Wednesday, July 7, 2010

Voluntourism and Edu-Tourism

Voluntourism organizations have been booming for the last 5 years or so. I've worked for (not volunteered with) and done research with two of them briefly. These organizations exist on a spectrum. On the one end are those that are simply interested in placing bodies and collecting fees. They tend to be the most cynically idealistic in their advertising and the least concerned about what the volunteers actually do when "on site." These organizations are bad.

On the other end are organizations that only accept volunteers who actually have proven skills that are needed to accomplish one of its goals. The two organizations that I worked with were closer to the later end. They are better but exclude a lot of the well-meaning people who get sucked into the organizations at the other end of the spectrum.

Those who call themselves "Edu-Tourism" organizations seem to be trying to chart a middle path by acknowledging that throwing bodies at projects doesn't do any good but also that well-meaning people and their money need a responsible travel option. Edu-tourism drops the arrogant conceit that any Westerner can go to a developing country and "help" without knowing anything about the country or even having a specific skill. This is very welcome. Instead edu-tourism packages, as their name implies, try to educate participants about their destination country so that they perhaps can start thinking about development problems from an informed perspective and then maybe "help." Even this more modest goal is a very tall (ridiculously unrealistic?) order but at least it is honest and less arrogant.

I do have one minor beef however.
I am playing with the idea of starting my own "Edu-Tourism" organization and while doing research on the subject I found this.



In this guide there is a list of questions that it says would-be operators should ask themselves about their potential projects or packages.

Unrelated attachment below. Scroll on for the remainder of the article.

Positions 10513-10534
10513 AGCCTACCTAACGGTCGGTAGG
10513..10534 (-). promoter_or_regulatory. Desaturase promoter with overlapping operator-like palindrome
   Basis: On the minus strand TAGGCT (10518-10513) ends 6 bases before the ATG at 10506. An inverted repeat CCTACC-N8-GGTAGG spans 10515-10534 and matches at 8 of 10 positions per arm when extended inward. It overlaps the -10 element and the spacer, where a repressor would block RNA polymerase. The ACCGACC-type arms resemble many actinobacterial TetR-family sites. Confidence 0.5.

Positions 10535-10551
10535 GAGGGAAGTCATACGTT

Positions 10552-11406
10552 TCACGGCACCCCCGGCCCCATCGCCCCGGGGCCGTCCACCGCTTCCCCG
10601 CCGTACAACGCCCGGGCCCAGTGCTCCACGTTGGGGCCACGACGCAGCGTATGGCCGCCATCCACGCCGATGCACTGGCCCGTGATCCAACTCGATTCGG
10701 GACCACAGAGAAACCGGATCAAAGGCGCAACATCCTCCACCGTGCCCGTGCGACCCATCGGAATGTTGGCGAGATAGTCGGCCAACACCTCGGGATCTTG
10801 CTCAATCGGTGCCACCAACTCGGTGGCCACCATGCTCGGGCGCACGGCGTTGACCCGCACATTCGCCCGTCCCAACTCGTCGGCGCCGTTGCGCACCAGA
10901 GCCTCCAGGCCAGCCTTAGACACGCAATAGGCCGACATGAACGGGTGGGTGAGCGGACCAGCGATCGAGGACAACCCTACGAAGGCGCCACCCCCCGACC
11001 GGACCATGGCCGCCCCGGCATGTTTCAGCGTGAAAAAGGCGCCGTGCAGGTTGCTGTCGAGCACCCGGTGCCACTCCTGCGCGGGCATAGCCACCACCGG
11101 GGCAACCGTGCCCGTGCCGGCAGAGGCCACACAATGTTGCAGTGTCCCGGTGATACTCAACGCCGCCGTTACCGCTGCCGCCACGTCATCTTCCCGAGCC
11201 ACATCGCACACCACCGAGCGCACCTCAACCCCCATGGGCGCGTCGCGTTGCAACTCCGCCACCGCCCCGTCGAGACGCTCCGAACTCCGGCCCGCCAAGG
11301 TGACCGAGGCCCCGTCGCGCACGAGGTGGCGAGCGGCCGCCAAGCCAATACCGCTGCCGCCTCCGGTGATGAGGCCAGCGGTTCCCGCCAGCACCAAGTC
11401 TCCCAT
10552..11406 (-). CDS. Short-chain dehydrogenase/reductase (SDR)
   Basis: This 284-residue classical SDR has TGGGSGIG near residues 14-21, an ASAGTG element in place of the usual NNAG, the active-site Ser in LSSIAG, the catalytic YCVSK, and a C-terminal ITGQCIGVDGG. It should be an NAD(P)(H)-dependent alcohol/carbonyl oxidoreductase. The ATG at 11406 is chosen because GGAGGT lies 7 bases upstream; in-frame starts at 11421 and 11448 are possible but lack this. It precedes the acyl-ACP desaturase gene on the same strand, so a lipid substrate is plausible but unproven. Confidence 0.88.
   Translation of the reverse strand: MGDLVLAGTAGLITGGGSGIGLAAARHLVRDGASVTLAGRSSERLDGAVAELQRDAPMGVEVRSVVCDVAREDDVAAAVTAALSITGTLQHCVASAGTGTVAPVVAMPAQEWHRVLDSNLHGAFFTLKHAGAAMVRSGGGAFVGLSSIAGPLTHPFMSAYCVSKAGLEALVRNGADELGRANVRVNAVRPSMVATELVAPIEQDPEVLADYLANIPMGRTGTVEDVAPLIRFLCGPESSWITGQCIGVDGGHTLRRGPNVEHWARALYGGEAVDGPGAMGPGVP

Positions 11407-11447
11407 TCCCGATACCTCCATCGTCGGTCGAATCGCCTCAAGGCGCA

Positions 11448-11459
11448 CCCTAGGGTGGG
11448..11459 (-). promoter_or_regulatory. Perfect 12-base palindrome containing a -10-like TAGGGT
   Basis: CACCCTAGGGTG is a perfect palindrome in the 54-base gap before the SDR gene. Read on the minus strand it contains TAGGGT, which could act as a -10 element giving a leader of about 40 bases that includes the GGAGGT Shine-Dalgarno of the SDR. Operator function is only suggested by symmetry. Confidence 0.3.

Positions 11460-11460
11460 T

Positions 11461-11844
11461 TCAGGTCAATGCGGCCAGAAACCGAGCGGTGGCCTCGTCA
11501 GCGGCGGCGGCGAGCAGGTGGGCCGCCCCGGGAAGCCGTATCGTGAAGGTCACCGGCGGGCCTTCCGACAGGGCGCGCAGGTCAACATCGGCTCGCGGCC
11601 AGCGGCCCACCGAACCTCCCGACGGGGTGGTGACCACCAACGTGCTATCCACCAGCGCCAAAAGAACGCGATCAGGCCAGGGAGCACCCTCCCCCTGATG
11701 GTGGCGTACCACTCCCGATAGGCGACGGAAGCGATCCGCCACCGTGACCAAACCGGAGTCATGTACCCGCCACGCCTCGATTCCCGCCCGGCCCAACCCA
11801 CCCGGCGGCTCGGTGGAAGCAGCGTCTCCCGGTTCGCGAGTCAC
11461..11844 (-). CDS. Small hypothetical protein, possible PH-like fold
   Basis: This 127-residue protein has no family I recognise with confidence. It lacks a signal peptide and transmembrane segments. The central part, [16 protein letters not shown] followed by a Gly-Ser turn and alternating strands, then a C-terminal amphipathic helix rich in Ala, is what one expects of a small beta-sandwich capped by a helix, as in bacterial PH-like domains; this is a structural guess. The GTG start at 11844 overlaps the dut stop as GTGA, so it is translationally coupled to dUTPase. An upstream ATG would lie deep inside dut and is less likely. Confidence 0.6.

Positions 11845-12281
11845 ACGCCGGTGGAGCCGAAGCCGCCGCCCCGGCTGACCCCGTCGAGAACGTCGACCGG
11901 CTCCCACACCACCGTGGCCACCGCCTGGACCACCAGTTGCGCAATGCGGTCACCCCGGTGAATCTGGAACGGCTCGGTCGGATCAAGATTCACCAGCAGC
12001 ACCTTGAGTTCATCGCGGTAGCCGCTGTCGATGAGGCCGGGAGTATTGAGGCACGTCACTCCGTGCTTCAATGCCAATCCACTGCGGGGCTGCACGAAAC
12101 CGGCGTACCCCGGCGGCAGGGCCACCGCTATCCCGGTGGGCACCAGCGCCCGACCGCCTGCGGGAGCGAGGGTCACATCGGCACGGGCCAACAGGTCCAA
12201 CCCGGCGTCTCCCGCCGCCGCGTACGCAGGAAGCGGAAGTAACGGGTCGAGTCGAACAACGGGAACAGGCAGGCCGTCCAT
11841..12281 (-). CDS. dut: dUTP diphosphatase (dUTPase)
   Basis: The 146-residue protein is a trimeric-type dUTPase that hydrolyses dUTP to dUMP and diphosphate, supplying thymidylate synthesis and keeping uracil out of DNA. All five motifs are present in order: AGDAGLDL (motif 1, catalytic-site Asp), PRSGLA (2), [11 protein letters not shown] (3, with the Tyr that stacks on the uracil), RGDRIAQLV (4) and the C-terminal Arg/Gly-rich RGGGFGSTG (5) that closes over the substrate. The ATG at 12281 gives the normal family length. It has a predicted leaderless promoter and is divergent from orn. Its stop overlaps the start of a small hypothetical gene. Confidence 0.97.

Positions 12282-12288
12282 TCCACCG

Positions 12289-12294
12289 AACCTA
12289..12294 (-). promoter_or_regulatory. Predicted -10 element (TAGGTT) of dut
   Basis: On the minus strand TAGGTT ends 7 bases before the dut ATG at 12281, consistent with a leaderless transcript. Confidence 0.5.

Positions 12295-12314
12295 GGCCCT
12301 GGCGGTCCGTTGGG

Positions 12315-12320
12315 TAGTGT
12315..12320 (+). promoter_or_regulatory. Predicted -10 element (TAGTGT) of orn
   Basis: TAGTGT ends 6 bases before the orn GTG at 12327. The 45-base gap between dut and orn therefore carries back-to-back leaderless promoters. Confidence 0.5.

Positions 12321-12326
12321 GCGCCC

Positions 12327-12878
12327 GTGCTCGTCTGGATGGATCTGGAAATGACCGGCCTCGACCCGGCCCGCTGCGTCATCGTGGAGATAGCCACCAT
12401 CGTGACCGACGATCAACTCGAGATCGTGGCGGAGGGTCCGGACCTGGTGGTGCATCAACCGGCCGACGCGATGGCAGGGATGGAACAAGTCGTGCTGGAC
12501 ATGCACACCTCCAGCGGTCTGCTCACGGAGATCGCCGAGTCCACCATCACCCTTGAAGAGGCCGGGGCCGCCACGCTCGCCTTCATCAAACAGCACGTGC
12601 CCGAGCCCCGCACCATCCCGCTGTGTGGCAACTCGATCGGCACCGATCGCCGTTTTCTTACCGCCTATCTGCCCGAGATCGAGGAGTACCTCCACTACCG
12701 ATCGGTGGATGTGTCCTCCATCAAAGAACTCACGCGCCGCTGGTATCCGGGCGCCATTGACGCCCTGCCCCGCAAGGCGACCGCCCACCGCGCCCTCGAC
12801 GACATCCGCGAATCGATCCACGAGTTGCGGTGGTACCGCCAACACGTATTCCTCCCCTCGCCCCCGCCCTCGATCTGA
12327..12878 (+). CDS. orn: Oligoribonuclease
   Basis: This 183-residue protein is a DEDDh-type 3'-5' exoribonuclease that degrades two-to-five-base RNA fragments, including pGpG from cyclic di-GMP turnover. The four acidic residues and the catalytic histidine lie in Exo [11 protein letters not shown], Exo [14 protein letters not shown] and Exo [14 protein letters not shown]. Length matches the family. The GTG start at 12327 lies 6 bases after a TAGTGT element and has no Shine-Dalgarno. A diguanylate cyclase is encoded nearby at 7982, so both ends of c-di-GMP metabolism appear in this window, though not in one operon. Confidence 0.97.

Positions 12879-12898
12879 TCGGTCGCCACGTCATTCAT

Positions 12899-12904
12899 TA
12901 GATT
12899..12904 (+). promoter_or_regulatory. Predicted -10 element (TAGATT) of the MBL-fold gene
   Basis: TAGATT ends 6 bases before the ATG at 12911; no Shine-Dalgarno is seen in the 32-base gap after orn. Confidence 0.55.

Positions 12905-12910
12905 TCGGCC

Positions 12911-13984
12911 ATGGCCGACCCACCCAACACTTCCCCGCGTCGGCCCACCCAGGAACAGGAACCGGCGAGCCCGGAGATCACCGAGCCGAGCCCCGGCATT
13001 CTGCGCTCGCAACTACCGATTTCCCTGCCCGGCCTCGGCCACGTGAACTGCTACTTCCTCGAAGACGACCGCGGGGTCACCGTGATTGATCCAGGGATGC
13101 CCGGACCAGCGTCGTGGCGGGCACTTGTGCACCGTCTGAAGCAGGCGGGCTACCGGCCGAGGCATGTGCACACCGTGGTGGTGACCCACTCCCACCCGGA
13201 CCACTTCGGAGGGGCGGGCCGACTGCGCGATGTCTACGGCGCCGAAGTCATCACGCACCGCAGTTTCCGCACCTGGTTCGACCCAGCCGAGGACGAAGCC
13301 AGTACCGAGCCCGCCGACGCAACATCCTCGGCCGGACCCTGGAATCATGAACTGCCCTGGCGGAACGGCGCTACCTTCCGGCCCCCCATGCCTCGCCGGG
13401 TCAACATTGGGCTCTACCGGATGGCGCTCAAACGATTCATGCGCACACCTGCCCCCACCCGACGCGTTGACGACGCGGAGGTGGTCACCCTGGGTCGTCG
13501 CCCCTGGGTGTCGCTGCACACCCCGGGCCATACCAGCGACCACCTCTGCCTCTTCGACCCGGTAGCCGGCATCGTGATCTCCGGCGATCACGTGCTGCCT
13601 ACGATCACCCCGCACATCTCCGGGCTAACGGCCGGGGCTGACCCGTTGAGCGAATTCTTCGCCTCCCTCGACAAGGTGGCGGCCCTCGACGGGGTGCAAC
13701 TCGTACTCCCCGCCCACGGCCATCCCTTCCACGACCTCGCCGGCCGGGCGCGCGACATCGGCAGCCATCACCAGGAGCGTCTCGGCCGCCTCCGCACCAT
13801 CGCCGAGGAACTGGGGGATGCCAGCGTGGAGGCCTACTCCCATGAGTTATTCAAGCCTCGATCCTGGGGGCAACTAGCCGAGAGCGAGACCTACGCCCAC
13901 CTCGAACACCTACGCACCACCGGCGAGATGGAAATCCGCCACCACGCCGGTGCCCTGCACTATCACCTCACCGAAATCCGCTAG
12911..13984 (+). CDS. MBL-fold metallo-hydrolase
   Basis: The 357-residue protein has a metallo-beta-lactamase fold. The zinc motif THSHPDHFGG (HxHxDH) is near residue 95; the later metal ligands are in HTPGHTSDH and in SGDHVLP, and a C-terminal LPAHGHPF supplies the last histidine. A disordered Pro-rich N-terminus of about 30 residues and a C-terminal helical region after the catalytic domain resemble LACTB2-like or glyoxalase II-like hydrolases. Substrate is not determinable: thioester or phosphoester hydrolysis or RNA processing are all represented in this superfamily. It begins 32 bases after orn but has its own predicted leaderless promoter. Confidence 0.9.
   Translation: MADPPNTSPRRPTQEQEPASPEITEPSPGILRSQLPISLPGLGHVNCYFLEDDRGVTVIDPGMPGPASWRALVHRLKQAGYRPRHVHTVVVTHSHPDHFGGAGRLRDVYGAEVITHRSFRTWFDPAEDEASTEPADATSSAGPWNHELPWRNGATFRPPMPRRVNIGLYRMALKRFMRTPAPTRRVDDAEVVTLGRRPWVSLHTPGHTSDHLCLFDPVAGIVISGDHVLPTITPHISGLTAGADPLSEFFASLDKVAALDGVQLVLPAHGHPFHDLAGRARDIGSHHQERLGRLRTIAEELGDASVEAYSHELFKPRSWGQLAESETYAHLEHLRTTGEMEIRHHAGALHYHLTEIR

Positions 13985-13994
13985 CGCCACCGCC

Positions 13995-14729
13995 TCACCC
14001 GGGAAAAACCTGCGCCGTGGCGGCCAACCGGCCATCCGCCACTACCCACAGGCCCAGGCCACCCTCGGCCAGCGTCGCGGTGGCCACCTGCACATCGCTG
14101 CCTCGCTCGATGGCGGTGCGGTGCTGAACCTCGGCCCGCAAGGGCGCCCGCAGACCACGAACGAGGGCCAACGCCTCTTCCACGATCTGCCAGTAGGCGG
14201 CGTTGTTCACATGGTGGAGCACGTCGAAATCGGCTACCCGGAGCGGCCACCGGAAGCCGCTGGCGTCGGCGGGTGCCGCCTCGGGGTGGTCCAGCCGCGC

All the questions are good ones. Their basic thrust is that operators should know the places and the people they are working with pretty damn well. The second thrust is that if you want to help people you must talk to them so that they can tell you what they need and involve them in securing those needs so that when you are gone they can continue to be met. This is all well and good, standard development advice.

But to be a little provocative, is that second part really necessary? And if I don't want to do it am I a bad person? Do I have to be concerned with the development of the "community"?

What if I am simply interested in learning about say....whale sharks off the east coast of Africa and in having a great lifestyle while doing it. And instead of begging for money from donors I want to fund my research and my lifestyle by hosting paying volunteers who are also interested in marine research or some other aspect of the place in which I set myself up. Now of course to make this little operation run I would hire local staff and if needs require train them. But I won't have any grand desire to "help the community," or even necessarily establish deep relationships with it. Mostly because I'm not really sure what that means, or that those who promote it do either.

What do you think?

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9 comments:

  1. I think you must have worked for Blue Venture or Azafady. Good hustle for the organizers and not bad vacation for the troops, esp if you like to live on rice and beans.

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  2. Voluntourism is a great opportunity for all people. Now people can travel and have a wonderful vacation quite inexpensively while helping out others who are less fortunate, it is a win-win!
    To explore voluntourism opportunities and to read stories from people who have done these events, please visit http://www.traveltelevision.org

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  3. I like the logo design of your voluntourism. I'm speaking at an international edutourism conference down in Havana in early November (8-9). You might want to check it out as it can relate to what you want to do.

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